Two years ago electronic music and the Chicago Footwork Scene was shocked by the sudden death of pioneer and focal point DJ Rashad. Since his passing there have been various tribute albums including one independently released by the producer Machinedrum and the compilation Next Life by label Hyperdub. However, Afterlife, is the first release since DJ Rashad’s death to feature DJ Rashad on every track and to some extent forms a Rashad album.
Excitingly Afterlife is also the first release on the newly formed Tek Life label, which is to be run by the Chicago based crew of producers and dancers known by the same name. For those who are uninitiated Chicago Footwork is a sample heavy aggressive and fractured form of house, which has become the soundtrack in Mid-Western American Cities to Footwork Dance Battles. Due to the tight nature of the scene and its main players’ relative poverty actual releases, compilations and international appearances have been sporadic and mostly supported by the labels Planet MU and Hyperdub. Though now with the founding of the Tek Life label, this Afterlife album and DJ Spinn’s recent tours, the wider world may be ready to eventually discover Footwork.
The sound, aggression and darkness of Footwork can most closely be compared to 90s Jungle. This similarity is so close that many Footwork producers have been turning their hand to Jungle samples and tracks in recent years. Indeed on Afterlife this can be seen on the track Come Close and it is on tracks like this, which crossbreed various genres that Footwork feels both more experimental and yet somehow ready for mainstream consumption.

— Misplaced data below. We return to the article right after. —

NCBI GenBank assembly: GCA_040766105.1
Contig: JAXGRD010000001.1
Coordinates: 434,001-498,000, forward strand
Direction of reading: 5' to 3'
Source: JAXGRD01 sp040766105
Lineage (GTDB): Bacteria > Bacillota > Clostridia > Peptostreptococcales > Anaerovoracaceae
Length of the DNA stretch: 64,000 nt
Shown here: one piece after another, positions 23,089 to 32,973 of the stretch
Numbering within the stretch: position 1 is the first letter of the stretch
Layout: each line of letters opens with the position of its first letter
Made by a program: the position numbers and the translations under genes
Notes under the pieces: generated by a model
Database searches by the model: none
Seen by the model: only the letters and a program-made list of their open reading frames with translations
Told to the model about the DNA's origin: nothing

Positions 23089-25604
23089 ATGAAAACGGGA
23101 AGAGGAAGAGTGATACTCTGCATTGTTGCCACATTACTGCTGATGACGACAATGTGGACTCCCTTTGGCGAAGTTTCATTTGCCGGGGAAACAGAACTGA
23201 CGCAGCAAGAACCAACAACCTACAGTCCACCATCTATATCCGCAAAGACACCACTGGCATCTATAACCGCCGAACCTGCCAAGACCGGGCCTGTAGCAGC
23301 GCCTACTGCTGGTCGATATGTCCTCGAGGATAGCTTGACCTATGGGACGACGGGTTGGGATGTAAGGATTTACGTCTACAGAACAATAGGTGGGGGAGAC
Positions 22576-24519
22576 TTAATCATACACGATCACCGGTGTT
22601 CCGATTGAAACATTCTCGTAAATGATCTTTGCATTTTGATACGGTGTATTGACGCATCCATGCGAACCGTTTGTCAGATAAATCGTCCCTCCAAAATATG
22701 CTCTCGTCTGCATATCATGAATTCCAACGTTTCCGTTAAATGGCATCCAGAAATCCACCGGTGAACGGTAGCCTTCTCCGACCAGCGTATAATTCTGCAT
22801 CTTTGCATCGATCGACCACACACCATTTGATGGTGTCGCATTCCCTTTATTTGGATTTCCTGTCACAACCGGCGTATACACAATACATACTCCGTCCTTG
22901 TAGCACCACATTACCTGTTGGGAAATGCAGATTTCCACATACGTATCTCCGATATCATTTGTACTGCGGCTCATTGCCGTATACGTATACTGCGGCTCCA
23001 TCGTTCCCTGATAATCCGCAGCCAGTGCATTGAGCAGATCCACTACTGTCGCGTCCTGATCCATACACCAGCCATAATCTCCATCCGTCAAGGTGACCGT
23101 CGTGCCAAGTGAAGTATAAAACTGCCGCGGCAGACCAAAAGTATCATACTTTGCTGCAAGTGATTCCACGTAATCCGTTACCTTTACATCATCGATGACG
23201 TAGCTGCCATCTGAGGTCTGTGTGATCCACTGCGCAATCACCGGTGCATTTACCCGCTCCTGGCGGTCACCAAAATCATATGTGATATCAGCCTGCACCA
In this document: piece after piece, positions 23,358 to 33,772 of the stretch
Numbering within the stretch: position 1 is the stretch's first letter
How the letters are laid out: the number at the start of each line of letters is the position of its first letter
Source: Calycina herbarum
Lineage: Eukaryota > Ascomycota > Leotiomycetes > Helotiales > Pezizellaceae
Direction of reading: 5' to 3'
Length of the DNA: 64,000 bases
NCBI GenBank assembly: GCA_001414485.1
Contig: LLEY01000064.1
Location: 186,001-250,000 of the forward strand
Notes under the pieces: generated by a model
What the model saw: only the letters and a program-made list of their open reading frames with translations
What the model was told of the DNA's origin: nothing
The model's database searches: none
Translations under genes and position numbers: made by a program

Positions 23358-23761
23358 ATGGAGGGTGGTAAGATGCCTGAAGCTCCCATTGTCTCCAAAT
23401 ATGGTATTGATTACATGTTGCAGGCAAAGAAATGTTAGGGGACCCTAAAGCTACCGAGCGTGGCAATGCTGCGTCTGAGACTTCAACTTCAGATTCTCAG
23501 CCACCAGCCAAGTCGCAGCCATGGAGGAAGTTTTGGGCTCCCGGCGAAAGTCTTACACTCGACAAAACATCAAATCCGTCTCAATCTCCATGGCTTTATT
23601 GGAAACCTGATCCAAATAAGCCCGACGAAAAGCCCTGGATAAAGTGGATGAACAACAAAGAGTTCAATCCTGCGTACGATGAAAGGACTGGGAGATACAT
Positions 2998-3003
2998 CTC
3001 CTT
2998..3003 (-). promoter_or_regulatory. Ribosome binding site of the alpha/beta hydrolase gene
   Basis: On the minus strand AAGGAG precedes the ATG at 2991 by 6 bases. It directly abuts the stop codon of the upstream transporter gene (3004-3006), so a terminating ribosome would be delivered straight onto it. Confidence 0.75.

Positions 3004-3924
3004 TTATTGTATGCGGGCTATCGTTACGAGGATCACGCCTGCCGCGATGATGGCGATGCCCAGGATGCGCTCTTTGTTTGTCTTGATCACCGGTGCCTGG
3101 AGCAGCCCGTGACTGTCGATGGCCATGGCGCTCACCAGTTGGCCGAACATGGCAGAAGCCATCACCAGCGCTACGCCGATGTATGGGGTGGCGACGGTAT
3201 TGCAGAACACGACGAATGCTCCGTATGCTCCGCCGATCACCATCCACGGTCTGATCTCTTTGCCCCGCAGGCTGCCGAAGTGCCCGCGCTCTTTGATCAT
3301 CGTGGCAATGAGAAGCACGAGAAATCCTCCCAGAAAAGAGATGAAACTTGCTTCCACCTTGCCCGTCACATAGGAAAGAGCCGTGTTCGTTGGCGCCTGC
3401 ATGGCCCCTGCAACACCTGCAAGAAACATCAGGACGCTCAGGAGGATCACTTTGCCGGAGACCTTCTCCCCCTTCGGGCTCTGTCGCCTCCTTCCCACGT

To say that Afterlife goes in hard would be an understatement, since these beats were made for dance battles the album is full of energy. Nearly every member of the Chicago scene has a guest spot on the release: DJ Spinn, Taso, Traxman, DJ Paypal, Gant-Man and DJ Manny, all the main players are present and correct. Seemingly making this album not just a DJ Rashad (tribute) album but also a mission statement that this is Footwork and we are Footwork.
Roll Up that Loud and Get Fuk’d Up are thrilling starts to the album with Roll Up that Loud being a particular highlight with its seemingly jungle-esque drum rolls. Get Fuk’d Up is slower and more mournful and perhaps highlights what made DJ Rashad stand out as a producer, his ability to keep a crowd hyped whilst also introducing mournful beats, which have come from a dark place. It’s these tracks, which are most often the highlight of Afterlife and serve to remind us of what could have been.
The real highlight though is the jungle-aping Come Close, which features a grab bag of RnB samples, jungle beats and almost Aphex Twin-esque drum loops. It’s nothing short of thrilling and brilliant and goes to prove that away from EDM the American underground can produce truly experimental electronic music.
Oh God brilliantly sounds like Footwork if it appeared in a film scored by John Carpenter with dark synths and strange noises. You can almost envision an impending gun fight in a dark rainy city-scape.
There is rarely a dull track on Afterlife and the album takes in so many twists, turns and samples that each listen is exciting and leaves you fired up for the dance floor. Afterlife is not just a fittingly tribute to DJ Rashad but a stand out release to launch a label with, welcome to the world Tek Life.